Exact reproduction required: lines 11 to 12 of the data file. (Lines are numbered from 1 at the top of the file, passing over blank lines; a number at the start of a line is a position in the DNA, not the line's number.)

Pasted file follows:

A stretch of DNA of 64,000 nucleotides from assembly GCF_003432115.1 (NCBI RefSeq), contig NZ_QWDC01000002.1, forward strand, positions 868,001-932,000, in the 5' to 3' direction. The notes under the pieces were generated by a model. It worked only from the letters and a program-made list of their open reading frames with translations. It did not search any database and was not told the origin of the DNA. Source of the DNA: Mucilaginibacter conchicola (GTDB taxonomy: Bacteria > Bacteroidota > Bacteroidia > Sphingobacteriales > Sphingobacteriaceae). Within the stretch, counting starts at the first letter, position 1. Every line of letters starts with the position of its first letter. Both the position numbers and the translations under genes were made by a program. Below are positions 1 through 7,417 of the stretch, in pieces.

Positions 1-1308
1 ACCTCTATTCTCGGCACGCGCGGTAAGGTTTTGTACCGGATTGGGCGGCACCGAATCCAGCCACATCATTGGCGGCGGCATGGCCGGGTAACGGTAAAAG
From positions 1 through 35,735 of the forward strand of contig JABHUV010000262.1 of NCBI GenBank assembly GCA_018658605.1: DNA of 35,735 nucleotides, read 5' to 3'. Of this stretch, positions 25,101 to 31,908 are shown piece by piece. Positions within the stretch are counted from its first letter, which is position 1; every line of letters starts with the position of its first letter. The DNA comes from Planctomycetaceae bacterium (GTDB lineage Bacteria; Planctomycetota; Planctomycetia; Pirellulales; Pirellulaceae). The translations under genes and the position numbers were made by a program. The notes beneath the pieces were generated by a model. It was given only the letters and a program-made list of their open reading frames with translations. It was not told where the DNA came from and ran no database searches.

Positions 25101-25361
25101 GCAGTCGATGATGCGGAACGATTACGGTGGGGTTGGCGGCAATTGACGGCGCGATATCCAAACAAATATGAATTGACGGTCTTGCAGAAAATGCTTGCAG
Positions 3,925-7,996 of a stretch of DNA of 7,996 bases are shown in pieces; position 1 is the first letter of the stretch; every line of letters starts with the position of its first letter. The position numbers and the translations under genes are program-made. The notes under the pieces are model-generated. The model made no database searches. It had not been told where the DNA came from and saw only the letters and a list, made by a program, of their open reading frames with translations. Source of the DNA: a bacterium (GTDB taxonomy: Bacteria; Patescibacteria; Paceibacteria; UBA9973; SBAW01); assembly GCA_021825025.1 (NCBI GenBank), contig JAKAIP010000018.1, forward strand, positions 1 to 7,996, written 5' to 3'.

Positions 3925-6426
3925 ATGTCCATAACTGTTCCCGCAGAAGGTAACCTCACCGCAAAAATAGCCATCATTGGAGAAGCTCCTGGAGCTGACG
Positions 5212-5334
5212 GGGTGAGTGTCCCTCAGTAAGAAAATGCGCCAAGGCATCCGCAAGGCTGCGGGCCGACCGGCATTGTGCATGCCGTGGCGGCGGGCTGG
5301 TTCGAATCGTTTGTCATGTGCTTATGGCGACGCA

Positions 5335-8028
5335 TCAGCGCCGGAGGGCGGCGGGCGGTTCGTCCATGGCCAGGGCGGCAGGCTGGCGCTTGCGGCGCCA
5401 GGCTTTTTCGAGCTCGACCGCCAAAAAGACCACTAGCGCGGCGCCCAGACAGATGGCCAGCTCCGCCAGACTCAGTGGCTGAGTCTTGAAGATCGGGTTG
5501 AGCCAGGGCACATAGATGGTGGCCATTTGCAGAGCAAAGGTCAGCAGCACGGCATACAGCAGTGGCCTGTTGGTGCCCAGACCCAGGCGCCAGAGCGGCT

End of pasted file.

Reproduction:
5212 GGGTGAGTGTCCCTCAGTAAGAAAATGCGCCAAGGCATCCGCAAGGCTGCGGGCCGACCGGCATTGTGCATGCCGTGGCGGCGGGCTGG
5301 TTCGAATCGTTTGTCATGTGCTTATGGCGACGCA